After lunch and realizing we were both well past our 90 minute limit of parking on the street we decided to leave. He expressed his interest in seeing me again and going to car shows or aircraft museums. He wanted to have me meet my grandmother, his mom, and two of my aunts. In the end we parted ways after he gave me a hug. The embrace was not expected and caught me off guard. One hand wrapped around him and the other holding a to-go container I wished wasn’t there, we hugged for the first time before parting ways.
My father is a big man. He walks carrying a paunch stomach and a waddle. I can figure out if the way he walks is from his size or having bad knees from running. My knees have told me recently they don’t appreciate running anymore. A chicken or the egg debate came to mind which caused the other?
During this entire journey I have been greeted with open arms from every member of the family so far. I had received warnings about what to expect and to not keep my hopes high. When I first saw him on the street I admit I was reserved but polite. I didn’t put myself out their and kept my defenses up just incase this whole meeting went wrong. Once I saw how open and honest he was about everything I began to relax. The things I learned brought some closer to my life about the things that didn’t make any sense about myself. Maybe everything can’t be explained by genetics. After learning about my sister and now meeting my dad I can see there were things passed down from one generation to the next without environmental influences.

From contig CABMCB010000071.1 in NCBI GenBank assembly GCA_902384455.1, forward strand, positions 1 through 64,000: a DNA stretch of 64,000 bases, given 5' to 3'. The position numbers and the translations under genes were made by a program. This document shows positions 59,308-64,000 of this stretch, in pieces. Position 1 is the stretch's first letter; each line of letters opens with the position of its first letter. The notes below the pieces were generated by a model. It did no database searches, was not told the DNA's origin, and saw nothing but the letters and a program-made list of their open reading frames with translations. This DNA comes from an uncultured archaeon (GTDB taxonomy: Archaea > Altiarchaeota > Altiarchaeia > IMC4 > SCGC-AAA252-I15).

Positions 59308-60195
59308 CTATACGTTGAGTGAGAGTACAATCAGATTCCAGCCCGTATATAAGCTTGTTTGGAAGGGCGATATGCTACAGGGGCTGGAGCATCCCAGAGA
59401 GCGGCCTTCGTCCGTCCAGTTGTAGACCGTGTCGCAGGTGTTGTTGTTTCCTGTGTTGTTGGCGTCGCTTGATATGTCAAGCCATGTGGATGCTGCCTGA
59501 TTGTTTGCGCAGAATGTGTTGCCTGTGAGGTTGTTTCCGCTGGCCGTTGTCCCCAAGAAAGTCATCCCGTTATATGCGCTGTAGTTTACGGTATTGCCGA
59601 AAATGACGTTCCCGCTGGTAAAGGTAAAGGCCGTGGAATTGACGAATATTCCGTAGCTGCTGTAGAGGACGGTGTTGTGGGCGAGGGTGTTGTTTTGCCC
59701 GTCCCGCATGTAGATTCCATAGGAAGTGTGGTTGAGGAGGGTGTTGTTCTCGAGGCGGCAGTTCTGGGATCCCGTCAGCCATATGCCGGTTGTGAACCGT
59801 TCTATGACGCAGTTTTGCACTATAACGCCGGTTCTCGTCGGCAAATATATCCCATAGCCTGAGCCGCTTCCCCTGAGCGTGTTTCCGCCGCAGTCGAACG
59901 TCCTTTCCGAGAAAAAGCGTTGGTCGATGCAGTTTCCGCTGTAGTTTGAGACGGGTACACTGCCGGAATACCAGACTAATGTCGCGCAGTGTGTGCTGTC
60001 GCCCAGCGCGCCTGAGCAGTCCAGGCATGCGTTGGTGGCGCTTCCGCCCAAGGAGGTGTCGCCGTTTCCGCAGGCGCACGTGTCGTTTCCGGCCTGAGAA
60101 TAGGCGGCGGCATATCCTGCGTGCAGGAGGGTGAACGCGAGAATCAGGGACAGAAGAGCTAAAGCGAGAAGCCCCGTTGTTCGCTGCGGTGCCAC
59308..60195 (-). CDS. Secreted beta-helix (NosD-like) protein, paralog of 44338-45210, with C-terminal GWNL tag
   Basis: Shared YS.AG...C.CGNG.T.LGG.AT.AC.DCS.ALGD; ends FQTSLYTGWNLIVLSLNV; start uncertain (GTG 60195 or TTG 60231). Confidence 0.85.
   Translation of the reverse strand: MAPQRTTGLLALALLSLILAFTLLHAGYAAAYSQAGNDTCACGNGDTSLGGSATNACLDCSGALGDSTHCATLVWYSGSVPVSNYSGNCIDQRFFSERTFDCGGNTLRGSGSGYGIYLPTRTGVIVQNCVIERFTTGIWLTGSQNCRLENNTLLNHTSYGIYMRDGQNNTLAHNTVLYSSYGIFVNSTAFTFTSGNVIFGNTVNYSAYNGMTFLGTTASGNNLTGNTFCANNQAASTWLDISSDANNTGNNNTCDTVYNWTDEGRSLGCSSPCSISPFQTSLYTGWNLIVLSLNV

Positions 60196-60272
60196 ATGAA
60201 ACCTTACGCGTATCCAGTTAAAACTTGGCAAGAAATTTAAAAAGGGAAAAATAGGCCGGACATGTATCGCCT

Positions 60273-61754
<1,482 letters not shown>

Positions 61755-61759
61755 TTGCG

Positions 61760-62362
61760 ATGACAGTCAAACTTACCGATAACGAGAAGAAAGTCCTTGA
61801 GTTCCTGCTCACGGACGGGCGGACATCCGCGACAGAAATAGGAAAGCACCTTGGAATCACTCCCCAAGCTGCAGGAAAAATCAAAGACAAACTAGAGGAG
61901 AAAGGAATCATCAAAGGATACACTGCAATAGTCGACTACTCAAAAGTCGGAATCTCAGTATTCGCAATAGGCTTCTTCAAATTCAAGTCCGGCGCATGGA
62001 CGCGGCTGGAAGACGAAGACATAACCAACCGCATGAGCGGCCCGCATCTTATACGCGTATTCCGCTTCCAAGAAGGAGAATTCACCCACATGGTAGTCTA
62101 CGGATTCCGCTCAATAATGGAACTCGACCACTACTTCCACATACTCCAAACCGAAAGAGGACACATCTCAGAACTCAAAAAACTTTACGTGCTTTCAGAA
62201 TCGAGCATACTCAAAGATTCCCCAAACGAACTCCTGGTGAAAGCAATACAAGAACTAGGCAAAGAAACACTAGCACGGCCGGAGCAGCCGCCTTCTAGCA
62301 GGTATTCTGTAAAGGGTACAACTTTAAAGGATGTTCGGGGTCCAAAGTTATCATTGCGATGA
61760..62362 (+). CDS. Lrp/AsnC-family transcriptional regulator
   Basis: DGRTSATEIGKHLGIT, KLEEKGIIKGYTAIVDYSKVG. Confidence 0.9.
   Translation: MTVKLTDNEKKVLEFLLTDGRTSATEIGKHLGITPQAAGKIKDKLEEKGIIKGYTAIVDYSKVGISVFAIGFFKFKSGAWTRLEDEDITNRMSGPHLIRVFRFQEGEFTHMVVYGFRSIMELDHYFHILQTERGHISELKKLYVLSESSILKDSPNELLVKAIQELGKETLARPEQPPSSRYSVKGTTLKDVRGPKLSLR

The lack or religion in his life was another pleasant surprise since I have come to the conclusion that all religion is false. Granted, most of that side of the family has the same or similar view, but I had never met these people until now. Being raised in a so called religious home and then changing my beliefs later one through reason I now wonder how much reason had to do with it. Maybe religion is like a mental disorder. When a child is raised in a home with obsessive compulsive people and then are taken out of that environment they will start to lose those habits if they don’t have the disorder themselves.
Whatever the case I now know more about myself and that the things I have done in the past were not strange or odd but simple a part of who I am. Half of the picture was missing and now I’m starting to discover more that fills in the gap.
Matthew Gilman can be contacted on his author Facebook page and found on Twitter.